“OK,” I can hear you say, “Enough about telemedicine. So what if you can prevent two-thirds of office visits by using the phones, or that it’s convenient for the patient and can start them on the road to recovery faster, or that it costs much less money than conducting an office visit, or that malpractice companies have accepted this delivery model.
I can see that you still side with the other non-believers in telemedicine, citing, “Telemedicine is no way to build relationship with patients. Problems abound with telemedicine: It’s too impersonal, patients could easily not be telling you the truth because you lose the “body language and facial expressions,” and it certainly can’t be useful for chronic illness. Maybe it’s good for the simple problems, but this has no place with complex or chronic medical care.”
I do, of course, have some rebuttals for you …
Let’s start with impersonal. In today’s world, we let our friends and family communicate with us constantly through phones and email, and I’ve yet to see how this has destroyed the intimacy of our relationships. So why do Americans anxiously wait up to four days for a doctor’s appointment to get their problem or question resolved and waste at least four hours of a day to get to the office simply to wait for an unpredictable time for a predictable 10-15 minutes of the doctor’s time when so many issues can be resolved remotely by phone? Furthermore, try convincing someone with a urinary tract infection (UTI) or that needs a prescription refill that their long wait, suffering, and run through the primary care funnel were “good for the relationship.” In fact, nothing is more personal that a doctor saying to their patients, “Here is my direct phone number, please call me anytime you need help.” Viewing telemedicine from this perspective determines that the “impersonal” concern is a ruse to protect doctor’s privacy at the expense of their patients.
What about the patient who is not truthful? Does a face-to-face visit make this less likely? In 30 years of work, several patients I know have not always been honest. Many of these people were attractively dressed, well educated and for awhile, fooled me badly. I saw them all face to face too. To this day, I have no idea what to look for when someone is trying to pull the wool over my eyes.
If people are going to hide the truth, they can do it in person just as well as over the phone. When a doctor becomes suspicious about a patient’s truthfulness through a pattern of calls and behaviors, then a scheduled office visit may help. However, forcing office visits based on a blanket rule of thumb of not trusting your patients means there is something fundamentally wrong with the doctor-patient relationship.
Lastly is the idea that chronic disease management isn’t appropriate through phones and email. Really? Let’s say you had diabetes, or hypertension, or high cholesterol, or cancer, or depression, just to name a few. With one of these conditions, you will be in contact with your health professional a lot more than you are now. Not only is your life more complicated, but the doctor wants you to consume 10% of your life waiting to see him in person because it’s good for him. Instead, many of these visits can be conducted easily anytime through phone calls and email.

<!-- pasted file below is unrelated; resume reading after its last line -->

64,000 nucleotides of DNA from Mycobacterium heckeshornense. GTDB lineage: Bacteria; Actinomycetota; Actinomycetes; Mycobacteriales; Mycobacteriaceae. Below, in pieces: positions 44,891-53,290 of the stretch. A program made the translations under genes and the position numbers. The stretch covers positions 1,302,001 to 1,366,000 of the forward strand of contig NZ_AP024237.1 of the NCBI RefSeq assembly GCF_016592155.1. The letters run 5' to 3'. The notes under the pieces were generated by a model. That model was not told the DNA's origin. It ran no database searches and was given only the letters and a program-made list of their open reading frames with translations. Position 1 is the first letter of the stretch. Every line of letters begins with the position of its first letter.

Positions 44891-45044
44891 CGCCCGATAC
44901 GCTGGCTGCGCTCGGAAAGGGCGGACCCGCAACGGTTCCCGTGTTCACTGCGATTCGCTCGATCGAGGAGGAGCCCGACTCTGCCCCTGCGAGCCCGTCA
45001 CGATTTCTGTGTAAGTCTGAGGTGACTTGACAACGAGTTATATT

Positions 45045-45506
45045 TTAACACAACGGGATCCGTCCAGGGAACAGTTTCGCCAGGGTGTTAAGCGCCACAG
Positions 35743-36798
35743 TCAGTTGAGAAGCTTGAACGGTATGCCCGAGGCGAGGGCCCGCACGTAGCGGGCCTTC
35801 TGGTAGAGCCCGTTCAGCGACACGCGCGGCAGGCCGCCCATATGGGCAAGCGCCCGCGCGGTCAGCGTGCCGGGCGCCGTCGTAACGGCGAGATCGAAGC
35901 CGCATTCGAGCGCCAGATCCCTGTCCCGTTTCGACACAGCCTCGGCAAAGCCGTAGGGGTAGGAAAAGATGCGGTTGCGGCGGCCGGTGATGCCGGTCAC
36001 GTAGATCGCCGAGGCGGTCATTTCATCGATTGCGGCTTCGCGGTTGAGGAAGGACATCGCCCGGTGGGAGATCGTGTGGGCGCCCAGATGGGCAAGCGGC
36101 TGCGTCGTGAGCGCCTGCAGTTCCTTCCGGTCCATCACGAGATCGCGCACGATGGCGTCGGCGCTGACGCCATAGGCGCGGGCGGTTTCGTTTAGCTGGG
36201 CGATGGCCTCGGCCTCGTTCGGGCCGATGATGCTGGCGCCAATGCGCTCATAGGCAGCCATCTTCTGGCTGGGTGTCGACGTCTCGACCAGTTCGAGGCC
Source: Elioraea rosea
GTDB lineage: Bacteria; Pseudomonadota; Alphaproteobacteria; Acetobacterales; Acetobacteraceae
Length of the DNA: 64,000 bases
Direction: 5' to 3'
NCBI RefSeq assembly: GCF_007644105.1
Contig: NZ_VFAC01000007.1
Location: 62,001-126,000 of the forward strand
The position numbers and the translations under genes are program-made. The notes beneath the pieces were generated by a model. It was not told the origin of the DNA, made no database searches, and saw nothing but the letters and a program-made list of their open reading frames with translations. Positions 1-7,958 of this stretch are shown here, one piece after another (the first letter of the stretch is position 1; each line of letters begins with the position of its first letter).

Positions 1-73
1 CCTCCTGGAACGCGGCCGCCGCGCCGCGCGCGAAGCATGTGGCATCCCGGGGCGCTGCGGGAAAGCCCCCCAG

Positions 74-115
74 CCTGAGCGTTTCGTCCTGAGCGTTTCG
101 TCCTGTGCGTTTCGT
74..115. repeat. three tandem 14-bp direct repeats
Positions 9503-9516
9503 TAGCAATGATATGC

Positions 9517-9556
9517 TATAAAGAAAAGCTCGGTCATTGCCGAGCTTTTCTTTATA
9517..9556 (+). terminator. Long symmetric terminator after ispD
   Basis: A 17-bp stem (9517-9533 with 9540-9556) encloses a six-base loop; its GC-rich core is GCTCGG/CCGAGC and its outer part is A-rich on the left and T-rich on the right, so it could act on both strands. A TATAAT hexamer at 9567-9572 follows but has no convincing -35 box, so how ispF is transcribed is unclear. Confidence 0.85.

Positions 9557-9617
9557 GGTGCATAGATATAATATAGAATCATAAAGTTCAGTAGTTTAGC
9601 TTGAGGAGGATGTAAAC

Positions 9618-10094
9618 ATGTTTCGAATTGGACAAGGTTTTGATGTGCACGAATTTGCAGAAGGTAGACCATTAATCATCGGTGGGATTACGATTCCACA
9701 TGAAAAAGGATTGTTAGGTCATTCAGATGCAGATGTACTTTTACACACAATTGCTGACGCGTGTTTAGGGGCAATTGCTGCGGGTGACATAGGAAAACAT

Here are some examples:
#1. A phone call: “Mr. Doe this is Dr Dappen. I see a calendar reminder that you’re due for labs to check your cholesterol and to make sure the statin drug we put you on is not causing problems. I’ve faxed the order to the lab that is located close to you home, so stop by anytime in the next week and they’ll draw the blood. I should have the results in 24 hours after your visit to the lab, and we can review the report over the phone at that time and decide if we need to make any change.”
#2. An email from a patient: “Dr. Dappen, I’ve been worrying about my blood pressure readings. Over the past 3 weeks, they’ve been running consistently higher. Not sure why and until recently the home readings were doing great. Attached is the spread sheet of readings. Look forward to your input.”
In fact, examples abound of how chronic disease management conducted via phones and email is more efficient, reduces costs, and improves outcomes; I’d invite any Doubting Thomas to visit the American Telemedicine Association for further inquiry. An entire telemedicine industry is gearing up to manage chronic illnesses and most of the time it has nothing to do with patients visiting doctors’ offices.
When all is said and analyzed, the conclusion is really simple as to why the use of telemedicine is not more prevalent: no one wants to pay a doctor the market value for the time it takes to answer a phone and expedite an acute problem or manage a chronic health care problem. No money means no mission. This means no phones, no email. Don’t think about it. See you in the office. Why ruin 2400 years of tradition?